Fast Facts: The Community

TwitterFacebookGoogle+Share

Featured Image: The French village of Sainte-Enimie. Credit: Tobi 87.

  • Instead of looking at individual personalities, or the dynamics between strangers, community psychology looks at people as situated in large groups of shared relationships. These researchers often work between psychology and political science, and look for community-based solutions to reduce poverty, substance abuse and delinquency, or increase diversity and empowerment.
Bhowna performers convey religious messages through entertainment. Image: Jugal Bharali.

Bhowna performers convey religious messages through entertainment. Image: Jugal Bharali.

  • Communities have served as traditional support networks since prehistory. Fellow villagers were primary providers of entertainment, babysitting, counseling and other services. Community psychologists aim to recreate many of these traditional benefits by altering social policies.
  • Organizers use community gardens to bring people together and foster the kinds of benefits mentioned above. Asking people to cooperate to accomplish a task is very effective for generating these relationships, even if it’s growing vegetables for a neighborhood to eat. (They’re are also great for health.)
  • Some anthropologists suggest humans can have up to 150 in-depth relationships, the size of prehistoric villages.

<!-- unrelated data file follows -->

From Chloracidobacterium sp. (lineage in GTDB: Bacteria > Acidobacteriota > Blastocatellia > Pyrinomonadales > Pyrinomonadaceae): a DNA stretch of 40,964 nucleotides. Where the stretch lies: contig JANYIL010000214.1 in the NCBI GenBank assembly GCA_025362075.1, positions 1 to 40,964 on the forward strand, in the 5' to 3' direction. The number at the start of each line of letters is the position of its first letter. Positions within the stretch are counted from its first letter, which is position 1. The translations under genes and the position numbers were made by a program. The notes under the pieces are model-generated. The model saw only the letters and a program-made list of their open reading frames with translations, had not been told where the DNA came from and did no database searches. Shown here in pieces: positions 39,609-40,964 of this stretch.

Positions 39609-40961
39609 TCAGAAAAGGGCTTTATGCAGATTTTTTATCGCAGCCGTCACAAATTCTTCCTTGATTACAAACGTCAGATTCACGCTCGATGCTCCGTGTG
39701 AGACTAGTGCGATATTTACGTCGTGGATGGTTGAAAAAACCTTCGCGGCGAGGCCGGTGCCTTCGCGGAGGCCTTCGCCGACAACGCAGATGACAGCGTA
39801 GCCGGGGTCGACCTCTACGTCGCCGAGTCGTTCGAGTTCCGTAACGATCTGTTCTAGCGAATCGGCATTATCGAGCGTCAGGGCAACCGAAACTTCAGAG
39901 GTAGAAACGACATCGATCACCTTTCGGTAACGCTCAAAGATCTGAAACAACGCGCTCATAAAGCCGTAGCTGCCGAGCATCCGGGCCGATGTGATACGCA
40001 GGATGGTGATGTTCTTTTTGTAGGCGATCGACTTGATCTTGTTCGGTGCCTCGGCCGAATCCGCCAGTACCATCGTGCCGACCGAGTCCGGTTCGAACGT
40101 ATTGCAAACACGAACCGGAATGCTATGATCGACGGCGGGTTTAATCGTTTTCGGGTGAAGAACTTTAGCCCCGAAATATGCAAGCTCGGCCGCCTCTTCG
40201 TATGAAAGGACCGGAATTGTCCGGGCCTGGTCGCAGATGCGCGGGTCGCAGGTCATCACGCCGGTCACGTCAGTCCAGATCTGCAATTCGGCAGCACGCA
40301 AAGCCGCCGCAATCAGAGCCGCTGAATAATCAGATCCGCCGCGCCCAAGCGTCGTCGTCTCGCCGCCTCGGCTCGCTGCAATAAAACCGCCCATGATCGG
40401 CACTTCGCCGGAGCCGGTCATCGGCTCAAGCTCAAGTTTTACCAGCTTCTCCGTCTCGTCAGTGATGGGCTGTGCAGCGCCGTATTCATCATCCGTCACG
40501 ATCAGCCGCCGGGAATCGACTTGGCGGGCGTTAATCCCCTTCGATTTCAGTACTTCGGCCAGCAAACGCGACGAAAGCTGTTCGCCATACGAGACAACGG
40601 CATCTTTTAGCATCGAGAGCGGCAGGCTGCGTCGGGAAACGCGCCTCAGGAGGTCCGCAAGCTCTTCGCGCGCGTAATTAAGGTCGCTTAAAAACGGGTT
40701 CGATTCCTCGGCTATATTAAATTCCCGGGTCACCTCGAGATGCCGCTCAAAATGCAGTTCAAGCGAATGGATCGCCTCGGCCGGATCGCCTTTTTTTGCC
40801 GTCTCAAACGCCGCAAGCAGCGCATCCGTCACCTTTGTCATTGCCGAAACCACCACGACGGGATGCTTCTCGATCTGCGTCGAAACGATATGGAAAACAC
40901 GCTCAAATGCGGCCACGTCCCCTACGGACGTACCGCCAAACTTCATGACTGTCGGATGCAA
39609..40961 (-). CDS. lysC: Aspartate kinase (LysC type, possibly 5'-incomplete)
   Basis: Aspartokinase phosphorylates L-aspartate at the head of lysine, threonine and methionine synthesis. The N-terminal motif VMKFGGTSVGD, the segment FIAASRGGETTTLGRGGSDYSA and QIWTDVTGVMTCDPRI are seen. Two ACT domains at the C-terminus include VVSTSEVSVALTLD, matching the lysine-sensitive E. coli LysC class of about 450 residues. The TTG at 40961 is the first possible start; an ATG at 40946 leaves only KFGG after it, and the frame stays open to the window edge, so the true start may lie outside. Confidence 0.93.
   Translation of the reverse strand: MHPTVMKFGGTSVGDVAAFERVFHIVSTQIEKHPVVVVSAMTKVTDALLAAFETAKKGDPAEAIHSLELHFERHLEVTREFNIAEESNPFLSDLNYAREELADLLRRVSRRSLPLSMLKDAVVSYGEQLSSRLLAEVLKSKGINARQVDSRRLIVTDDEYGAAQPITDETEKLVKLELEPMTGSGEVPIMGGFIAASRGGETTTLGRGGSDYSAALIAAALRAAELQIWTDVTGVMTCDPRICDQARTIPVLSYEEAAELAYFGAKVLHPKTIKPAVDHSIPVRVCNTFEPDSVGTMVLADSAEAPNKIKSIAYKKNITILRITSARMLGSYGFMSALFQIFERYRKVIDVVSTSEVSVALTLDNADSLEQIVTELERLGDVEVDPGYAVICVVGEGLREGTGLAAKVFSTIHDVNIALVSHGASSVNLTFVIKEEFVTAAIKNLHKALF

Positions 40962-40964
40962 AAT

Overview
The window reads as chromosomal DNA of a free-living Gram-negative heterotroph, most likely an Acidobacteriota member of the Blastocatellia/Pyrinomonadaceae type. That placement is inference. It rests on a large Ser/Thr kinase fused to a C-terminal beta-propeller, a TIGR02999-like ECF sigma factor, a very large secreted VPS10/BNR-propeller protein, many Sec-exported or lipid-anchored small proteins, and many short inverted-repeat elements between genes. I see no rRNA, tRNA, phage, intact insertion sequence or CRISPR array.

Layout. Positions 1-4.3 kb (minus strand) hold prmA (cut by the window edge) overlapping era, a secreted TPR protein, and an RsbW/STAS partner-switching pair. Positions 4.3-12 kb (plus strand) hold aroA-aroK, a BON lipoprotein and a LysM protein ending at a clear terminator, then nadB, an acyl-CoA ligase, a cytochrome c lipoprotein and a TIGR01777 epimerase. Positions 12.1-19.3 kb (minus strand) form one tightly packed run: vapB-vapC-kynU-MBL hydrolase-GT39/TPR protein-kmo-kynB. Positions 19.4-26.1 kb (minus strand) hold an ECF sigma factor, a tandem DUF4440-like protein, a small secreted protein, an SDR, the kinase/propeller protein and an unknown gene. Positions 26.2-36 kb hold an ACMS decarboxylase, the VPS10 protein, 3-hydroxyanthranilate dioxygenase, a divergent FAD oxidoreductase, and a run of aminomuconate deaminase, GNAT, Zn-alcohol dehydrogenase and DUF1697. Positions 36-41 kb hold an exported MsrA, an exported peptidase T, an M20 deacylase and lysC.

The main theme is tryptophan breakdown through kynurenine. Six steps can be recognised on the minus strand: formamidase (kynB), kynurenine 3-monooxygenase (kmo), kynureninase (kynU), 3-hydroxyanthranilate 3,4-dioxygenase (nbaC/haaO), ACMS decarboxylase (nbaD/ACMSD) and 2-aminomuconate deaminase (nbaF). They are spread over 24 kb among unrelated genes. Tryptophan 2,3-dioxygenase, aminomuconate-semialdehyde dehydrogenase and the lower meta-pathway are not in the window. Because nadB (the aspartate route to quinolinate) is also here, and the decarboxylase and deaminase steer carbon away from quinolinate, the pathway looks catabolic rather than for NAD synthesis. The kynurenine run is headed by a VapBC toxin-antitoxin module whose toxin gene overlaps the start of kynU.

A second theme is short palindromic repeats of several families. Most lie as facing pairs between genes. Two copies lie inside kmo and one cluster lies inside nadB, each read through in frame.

• “Sense of community” refers to feelings of attachment and belonging to a group, frequently based on a physical place. People high on these feelings are often motivated to meet the expectations of others in the community and become interdependent with them.
  • A greater sense collective identity predicts the likelihood of volunteering and, in politicized contexts, protesting on behalf of a neighborhood.
Community garden in San Francisco. Image:  Kevin Krejci.

Community garden in San Francisco. Image: Kevin Krejci.

  • The natural power of community is one reason behind recent movements to treat juvenile offenders in their own neighborhoods, instead of detention centers. It’s thought that giving offenders a stake in their own community also lowers the likelihood of committing crimes there.
  • In, “Bowling Alone,” political scientist Robert Putnam noted the decline of communal relationships in the United States. Published in 2000, it suggests new technologies like the Internet, television and video games “individualized” leisure time, which was traditionally spent with other locals. But many of us still have some deep connection with friends, family or local organizations. And the arrival of the Internet has meant new, global communities that grow around a subject of interest. Some suggest 9/11 played a role in the increased civic-mindedness among millennials.
  • Early sociologist Ferdinand Tönnies described two types of human association: traditional feelings of togetherness common in families and neighborhoods (Gemeinschaft), and instrumental social ties bound in legal contracts, businesses, and the modern state (Gesellschaft). Both types can exist within the same society, to some degree.
  • Nobel-Prize-winning economist Elinor Ostrom showed how African and Nepalese communities overcame the tragedy of the commons. This classic tragedy refers to the tendency of strangers in a free market to deplete resources held in common, like the number of fish in a sea. High trust, reciprocity and good communication help people manage the amount taken from the commons.
  • Communitarianism is a political philosophy, opposed to classical liberalism, that argues individuals have communal responsibilities in addition to individual rights.